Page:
Confidence – Effective management helps to create confidence in the organization by developing high ethical standards for performance.
Employee engagement is based on trust, integrity, two way commitment and communication between an organisation and its members. It is an approach which increases the chances of success, contributing to organizational and individual performance, productivity and well-being. It can be measured. It varies from poor to great. It can be nurtured and dramatically increased; it can be lost and thrown away. Employee engagement level enhances employees’ creativity, impacts organizational profit and productivity, while increasing the customers’ satisfaction. It makes the employees happier, more satisfied, and more fulfilled.
Employees who are positively engaged at work perform better and are more productive. Organization, which actively focuses on engaging its employees as a key driver of success, has high employee engagement and outperforms that organization which has low employee engagement.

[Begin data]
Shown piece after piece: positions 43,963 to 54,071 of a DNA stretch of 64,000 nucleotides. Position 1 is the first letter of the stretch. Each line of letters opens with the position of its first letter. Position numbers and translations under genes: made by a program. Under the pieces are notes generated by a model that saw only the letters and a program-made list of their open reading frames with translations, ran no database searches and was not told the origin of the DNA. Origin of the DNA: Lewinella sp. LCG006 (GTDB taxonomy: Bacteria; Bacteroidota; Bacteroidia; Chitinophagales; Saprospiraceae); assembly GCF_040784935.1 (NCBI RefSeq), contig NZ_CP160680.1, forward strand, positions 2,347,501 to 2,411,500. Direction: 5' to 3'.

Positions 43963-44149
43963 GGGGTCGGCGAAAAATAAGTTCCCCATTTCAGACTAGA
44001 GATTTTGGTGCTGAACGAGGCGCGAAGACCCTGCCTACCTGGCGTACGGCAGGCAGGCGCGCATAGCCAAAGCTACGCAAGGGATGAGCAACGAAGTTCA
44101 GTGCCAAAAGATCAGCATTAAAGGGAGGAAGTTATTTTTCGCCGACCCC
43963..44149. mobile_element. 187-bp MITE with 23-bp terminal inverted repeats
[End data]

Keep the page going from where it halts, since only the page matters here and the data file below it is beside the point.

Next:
Engaged employees are those who are involved in, enthusiastic about and committed to their work and who contribute to their organization in a positive manner. Engaged employees are the ones who are likely to drive to innovation, growth and revenue which their organization urgently needs. These engaged employees build new products, generate new ideas, and create new customers and ultimately help the organization to grow.
Employee engagement is not the same thing as job satisfaction, nor does it simply mean job happiness. Employees can actually be satisfied with their jobs and still be disengaged.
Engaged employees are, to a certain extent, content, but not all content employees are engaged. The reason for this is the employee’s performance.
Employee engagement is the emotional commitment employees feel towards their organization and the actions they take to ensure the organization’s success; engaged employees demonstrate care, dedication, enthusiasm accountability and results focus.
When an employee is engaged he has positive emotions toward his work, finds his work to be personally meaningful, considered his workload to be manageable, and has hope about the future of his work. The engaged employee feels himself involved, committed, passionate, and empowered. He demonstrates these feelings in his work behaviour.